On the 100 block of Gay Street, currently closed to vehicular traffic due to construction, there is a rare example of common sense. A fence stands between the sidewalk and the torn-up street. But in the middle of the block, a temporary walkway through the job site has been established to permit pedestrians to cross the street without having to walk completely around the construction to the intersection of either Jackson Avenue or Vine Avenue.
It makes sense, saves a lot of walking, and forms a valuable pedestrian connection between the heavily residential east side of the street and the restaurants and shops on the west side. Without it, just getting directly from one side of the street to the other would mean walking half a block in one direction, crossing the street around the barrier, and walking half a block back.
Recently I was crossing Gay Street from J’s Mega Mart to the Downtown Grill & Brewery in the middle of the 400 block. Traffic on Gay was stacked up at the Union Avenue intersection, and I slipped between two cars that were stopped waiting for the light. As I walked between them, the one in the rear began to roll forward, closing the gap around my legs. When I emerged from between bumpers and crossed the center line, the driver of the car in the rear yelled “Use a crosswalk, asshole!” I was seated at a sidewalk table before the light changed and he could move on.
Jaywalking is defined by Merriam-Webster as “to cross a street carelessly or in an illegal manner so as to be endangered by traffic.” The “jay” in jaywalking comes from a slang term used in the Midwest in the early 20th century. A derogatory expression used by city dwellers to refer to rural residents, it implied a lack of intelligence and a failure to grasp urban protocol. It was used the way some hardcore downtowners I know use the word “suburbanite” today.
These days in downtown, the roles seem to be reversed. Center-city residents and office workers routinely crisscross streets without regard for crosswalks or pedestrian signals. Most often it’s the obvious visiting shoppers or families enjoying a day downtown who are more likely to cluster at intersections awaiting the walk signal. It’s not unusual to see a city dweller brush past them and cross.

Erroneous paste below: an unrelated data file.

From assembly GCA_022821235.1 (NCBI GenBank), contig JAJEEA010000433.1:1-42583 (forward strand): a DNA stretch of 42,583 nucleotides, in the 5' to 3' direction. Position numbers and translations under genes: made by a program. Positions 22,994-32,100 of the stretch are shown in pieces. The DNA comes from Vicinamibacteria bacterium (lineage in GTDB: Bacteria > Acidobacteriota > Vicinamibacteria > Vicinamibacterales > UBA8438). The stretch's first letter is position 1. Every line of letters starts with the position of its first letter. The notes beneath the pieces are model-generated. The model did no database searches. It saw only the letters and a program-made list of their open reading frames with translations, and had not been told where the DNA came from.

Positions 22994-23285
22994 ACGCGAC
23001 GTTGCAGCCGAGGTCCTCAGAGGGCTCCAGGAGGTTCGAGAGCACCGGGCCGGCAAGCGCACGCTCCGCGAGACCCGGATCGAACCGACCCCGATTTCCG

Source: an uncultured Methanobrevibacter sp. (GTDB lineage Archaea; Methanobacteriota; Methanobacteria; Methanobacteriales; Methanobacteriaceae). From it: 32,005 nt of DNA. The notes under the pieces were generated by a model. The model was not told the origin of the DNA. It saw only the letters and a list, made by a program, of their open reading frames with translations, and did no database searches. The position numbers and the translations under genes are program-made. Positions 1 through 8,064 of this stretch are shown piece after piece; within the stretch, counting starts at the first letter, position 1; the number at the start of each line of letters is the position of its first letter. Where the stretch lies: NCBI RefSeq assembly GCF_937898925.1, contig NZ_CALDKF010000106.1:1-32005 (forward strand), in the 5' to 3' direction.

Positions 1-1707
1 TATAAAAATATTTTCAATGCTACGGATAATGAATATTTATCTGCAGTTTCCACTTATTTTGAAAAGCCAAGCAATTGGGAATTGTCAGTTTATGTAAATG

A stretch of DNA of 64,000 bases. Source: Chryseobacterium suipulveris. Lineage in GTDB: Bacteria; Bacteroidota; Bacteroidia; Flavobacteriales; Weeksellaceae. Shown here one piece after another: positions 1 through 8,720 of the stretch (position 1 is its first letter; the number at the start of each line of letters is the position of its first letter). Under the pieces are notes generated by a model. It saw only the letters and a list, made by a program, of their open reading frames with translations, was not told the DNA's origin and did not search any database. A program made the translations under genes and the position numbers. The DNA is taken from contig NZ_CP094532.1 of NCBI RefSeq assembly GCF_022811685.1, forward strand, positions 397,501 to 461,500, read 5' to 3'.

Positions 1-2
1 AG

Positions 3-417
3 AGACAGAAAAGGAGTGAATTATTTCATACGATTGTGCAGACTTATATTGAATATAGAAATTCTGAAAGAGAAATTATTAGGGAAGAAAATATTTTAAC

Spend much time on the sidewalks downtown, and you’ll understand why. A lot of our pedestrian signals just don’t make any sense. One of the best examples is on the west side of Gay Street at Union Avenue. Though it’s a one-way street entering Gay, most of the time when the light is red for Union, the crossing signal for Union is also red. No one seems to know why. You can’t turn onto Union from Gay. And traffic on the cross street is stopped. Why should pedestrians wait? Most don’t.
Every so often I hear about a pedestrian being struck by a vehicle downtown. One such incident occurred some weeks back. But nobody was killed, and maybe that’s why it didn’t make the paper. Same goes for a resident being hit by a bus a few years ago. In both cases, the pedestrians were crossing in a crosswalk and at an intersection.
Listen to any urban planner or developer talking about plans for downtown Knoxville and you’re likely to hear the term “pedestrian friendly.” It emphasizes the primary importance of foot traffic to the urban setting. It all sounds good. But more often than not, it’s just lip service. Until the city starts actively pursuing a coherent plan for pedestrian access and safety, it’s every man for himself. City engineering seems oblivious to problems with crossing signals, and the Knoxville Police Department does little to enforce vehicular respect for crosswalks.
The bottom line is this: If you want to cross the street downtown, the safest and most efficient way, by far, is to look both ways and cross when it’s clear of traffic. Walking half a block down and half a block back to get across the street is just silly when traffic’s clear. And it’s safer to do it mid-block than at an intersection. It’s there where drivers roll through red lights turning blindly and unexpectedly onto crosswalks.
Meanwhile, back on the 100 block, though that temporary crossing acknowledges the importance of pedestrian traffic, there’s no provision to provide a mid-block crosswalk at the same location in the final plan. When finished, crossing the street legally will mean walking either to the corner of Jackson or Vine—exactly what the current configuration alleviates. It’s a valuable pedestrian connection today. But there’s no room for that kind of common sense once auto traffic is allowed back on the block. You’ll have to jaywalk. Might as well get used to it.